Director: Tim Burton
Stars out of 10: 8.5
The titular character resides in an old, decrepitude mansion that lies at the end of a cheery, colourful late 50’s / early 60’s-themed suburban. The residents are stereotypical, but interesting, and are largely female dominated, which was the usual norm. It also has a crazy, religious lady who is, of course, ignored by all. The main family, the protagonists, are a likable, comfortable, quite-dysfunctional family of four. Peg, – brilliantly and lovingly played by Dianne West – the matriarch of the family, is a door-to-door saleswoman who finds herself in the mansion where Edward lives, and after looking at his poor state, takes him under her wings. From here a classic modern fairy-tale snowballs, which ends on a dark tone, a transition I thoroughly enjoyed. The character of Edward was so perfectly created that it’s no surprise how archetypal he became; He personified the monster of the darkness – although he is not – when he was shown for the first time in the mansion. When Peg brings him to her home, he personifies the spirit that roams about your home, a Djinn if you will, that comes in every shape, size & attitude you can imagine. The narrow hallways, the colourful atmosphere, the tall doors all increased Edwards haunting character, while the mansion made him feel at home. In short, since the majority of the film sets place in small suburban, and since all the residents are stereotypical – adults and kids – Edward is an old-wives tale come true.
All this makes Edward sound a villain, a feared monster, which he is not I can assure you that, you who hasn’t still seen this film. He is a modern Frankenstein, a modern Joseph Merrick. A freak of nature, a.k.a not like you or I, who means good but ends up being misunderstood, thus causing an outrage among the people and the law. Tim Burton apparently knew all of this and made sure that we knew that he knew. What Burton did was he combined all the major factors of a fantasy tale and coated it with extra sugar. Don’t be surprised if some things feel disillusioned, this is Burton’s imagining of how a Disney cartoon would look like if they had the guts to show a little blood and a touch of darkness. Again, don’t be surprised by the overly sympathetic (to some, just pathetic) portrayal of Edward, his relationship with Kim and of the film’s ending. An average fairy-tale starts and ends like this, so why should this film be treated any different? Burton did indeed coat the story with sugar but also added a little bit of pepper to remind us that not every monster can truly be loved.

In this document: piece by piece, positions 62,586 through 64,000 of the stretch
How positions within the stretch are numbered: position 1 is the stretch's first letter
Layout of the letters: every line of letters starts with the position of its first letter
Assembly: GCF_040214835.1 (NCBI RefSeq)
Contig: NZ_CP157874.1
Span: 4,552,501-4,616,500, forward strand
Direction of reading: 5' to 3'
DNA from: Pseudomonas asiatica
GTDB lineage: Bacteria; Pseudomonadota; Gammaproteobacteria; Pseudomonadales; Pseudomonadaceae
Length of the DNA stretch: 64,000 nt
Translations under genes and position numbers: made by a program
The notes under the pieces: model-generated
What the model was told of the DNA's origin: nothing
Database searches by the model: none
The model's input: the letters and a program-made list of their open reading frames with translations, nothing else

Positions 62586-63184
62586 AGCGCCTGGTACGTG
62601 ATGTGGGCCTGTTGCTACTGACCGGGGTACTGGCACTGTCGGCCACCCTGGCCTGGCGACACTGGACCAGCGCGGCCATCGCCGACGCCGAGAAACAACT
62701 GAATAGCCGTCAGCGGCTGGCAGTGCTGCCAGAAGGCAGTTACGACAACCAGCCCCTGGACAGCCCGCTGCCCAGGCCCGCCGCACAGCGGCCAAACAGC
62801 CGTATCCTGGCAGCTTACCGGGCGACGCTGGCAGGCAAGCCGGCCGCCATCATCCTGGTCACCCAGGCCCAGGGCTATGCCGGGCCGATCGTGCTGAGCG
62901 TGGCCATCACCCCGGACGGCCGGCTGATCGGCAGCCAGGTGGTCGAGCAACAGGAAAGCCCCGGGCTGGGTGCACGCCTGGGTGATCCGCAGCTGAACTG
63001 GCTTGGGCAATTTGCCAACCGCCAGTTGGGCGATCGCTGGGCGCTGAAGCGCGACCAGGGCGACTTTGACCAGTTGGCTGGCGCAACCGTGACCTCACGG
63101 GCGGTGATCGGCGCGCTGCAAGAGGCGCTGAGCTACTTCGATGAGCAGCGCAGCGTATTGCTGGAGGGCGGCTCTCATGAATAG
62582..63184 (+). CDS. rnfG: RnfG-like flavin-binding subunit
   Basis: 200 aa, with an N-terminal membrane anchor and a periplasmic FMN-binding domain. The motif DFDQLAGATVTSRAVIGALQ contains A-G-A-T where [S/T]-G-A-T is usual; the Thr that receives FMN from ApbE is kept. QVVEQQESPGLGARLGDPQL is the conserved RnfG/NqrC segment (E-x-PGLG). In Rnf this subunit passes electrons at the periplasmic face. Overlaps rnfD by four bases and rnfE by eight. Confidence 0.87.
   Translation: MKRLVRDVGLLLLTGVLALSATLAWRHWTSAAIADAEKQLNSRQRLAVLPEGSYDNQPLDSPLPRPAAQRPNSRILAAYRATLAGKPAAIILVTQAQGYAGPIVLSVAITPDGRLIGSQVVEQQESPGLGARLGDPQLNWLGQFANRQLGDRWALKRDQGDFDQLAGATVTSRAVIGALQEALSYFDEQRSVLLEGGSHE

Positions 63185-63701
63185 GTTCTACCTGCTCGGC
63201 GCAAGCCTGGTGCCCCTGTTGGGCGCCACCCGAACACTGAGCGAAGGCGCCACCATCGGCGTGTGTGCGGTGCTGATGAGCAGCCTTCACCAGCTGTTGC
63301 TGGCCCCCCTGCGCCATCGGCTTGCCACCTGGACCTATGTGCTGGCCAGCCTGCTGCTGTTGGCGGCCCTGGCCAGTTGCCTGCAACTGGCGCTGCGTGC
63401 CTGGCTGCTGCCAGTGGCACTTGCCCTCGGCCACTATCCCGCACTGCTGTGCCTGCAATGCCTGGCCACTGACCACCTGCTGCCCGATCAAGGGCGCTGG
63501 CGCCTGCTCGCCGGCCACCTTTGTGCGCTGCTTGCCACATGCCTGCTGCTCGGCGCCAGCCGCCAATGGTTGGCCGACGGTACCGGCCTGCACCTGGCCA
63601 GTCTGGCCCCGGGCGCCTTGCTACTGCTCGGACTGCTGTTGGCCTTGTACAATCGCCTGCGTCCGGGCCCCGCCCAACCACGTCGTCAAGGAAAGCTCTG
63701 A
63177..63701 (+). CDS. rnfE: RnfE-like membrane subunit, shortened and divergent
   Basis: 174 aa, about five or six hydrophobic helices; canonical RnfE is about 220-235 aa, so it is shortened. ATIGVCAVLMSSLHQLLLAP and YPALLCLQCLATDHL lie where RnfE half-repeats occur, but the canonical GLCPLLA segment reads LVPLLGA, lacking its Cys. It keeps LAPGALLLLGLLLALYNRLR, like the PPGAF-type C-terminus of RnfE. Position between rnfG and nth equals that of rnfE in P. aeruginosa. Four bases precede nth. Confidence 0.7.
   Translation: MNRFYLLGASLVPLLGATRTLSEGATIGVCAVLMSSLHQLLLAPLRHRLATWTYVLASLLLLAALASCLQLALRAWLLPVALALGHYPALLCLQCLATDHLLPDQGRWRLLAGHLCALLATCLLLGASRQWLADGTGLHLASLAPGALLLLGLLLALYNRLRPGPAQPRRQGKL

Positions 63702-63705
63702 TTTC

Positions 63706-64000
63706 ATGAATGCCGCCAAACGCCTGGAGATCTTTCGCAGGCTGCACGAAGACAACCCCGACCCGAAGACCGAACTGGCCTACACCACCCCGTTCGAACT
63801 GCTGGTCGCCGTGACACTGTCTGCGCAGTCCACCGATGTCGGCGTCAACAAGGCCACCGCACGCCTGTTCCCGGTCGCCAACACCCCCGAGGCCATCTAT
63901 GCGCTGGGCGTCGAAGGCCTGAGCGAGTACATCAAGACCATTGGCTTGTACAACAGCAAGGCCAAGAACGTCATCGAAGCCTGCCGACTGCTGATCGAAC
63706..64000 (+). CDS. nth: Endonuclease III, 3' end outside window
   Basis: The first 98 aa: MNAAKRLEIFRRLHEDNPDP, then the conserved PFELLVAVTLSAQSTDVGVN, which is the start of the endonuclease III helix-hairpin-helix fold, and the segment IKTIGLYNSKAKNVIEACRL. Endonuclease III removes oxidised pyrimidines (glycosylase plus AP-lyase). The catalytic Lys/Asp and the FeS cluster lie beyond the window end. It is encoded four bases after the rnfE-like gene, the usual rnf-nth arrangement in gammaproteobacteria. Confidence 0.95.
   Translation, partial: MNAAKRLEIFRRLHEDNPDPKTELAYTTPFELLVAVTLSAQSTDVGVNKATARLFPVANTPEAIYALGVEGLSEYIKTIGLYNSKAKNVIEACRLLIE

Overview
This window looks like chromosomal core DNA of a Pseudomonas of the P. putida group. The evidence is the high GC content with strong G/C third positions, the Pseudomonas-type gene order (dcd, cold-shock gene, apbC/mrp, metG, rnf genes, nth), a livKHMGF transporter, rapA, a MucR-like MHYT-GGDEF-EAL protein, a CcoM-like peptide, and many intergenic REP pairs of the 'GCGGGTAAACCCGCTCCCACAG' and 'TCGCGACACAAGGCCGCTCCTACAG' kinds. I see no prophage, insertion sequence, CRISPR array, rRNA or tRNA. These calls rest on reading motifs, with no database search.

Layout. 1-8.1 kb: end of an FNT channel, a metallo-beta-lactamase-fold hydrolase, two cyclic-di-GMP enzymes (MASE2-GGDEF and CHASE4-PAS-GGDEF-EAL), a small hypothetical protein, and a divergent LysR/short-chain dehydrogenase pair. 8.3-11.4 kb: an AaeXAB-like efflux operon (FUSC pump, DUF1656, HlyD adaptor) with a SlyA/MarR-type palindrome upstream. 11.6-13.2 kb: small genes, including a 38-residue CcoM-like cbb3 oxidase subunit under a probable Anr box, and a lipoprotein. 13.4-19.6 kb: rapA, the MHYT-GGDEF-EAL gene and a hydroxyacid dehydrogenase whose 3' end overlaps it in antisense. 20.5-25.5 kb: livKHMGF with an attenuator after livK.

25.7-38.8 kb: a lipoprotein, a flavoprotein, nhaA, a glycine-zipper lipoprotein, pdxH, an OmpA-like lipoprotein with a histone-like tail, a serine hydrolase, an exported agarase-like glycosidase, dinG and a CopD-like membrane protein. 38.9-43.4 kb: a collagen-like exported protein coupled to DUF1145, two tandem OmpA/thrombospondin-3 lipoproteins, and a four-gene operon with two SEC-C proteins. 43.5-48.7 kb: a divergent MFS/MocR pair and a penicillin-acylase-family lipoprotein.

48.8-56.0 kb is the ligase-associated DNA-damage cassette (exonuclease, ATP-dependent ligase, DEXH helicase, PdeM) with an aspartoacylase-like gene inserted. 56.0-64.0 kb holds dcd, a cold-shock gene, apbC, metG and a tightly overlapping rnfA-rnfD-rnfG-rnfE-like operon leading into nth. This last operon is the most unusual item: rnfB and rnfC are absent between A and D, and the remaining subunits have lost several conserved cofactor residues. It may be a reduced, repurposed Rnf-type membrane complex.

The score by Danny Elfman is his second-best, after Batman. It is dark, beautiful and something that can only and only belong in a Tim Burton flick.
From the performances, Johnny Depp was truly iconic in his role, and it would be his first collaboration with Tim Burton that would go on to last 8 films in a span of 20 years. He played Edward so understandably as if he was honoring an age old friend. Even though he has played more eccentric, more well-known characters – most notably Jack Sparrow – this character will always remain as his most best played. Dianne West, on the other hand, truly won me over by her portrayal of Peg. She made an everyday, I’ve-seen-this-in-every-other-movie character a very loving and wonderful character who has just become my favourite heroine. I do believe she should’ve been nominated for an Award. Alan Arkin was a good surprise. When did I last see him? Oh yes, Catch-22. Low-key film, but a fun performance. Over here he plays Bill, husband of Peg, an equally great performance and a likable character. Anthony Michael Hall never really made an impression on me and you can bet your boots I was relieved when his character was killed off. Burton doesn’t like jocks, nor do I + his performance was just OK. The film’s precious little item was Winona Ryder as Kim. When she is first introduced, there is a hint that she might fall under the cliche category but Burton gently picks her up and away from that place. The building of her character is slow but Ryder manages to achieve wonders in her slow pace, making Kim the Belle of this film. She had the potential of making her character times better, she really did, but Kim really wasn’t written in an exaggerated sense so she wasn’t given a large amount of elbow room to move about. In all, a very satisfactory performance!
In conclusion, I’ve come to acknowledge Edward Scissorhands as Tim Burton’s magnum opus. Even though Batman is Burton-esque, this film has what Batman was lacking in; Johnny Depp, and that in itself is saying something!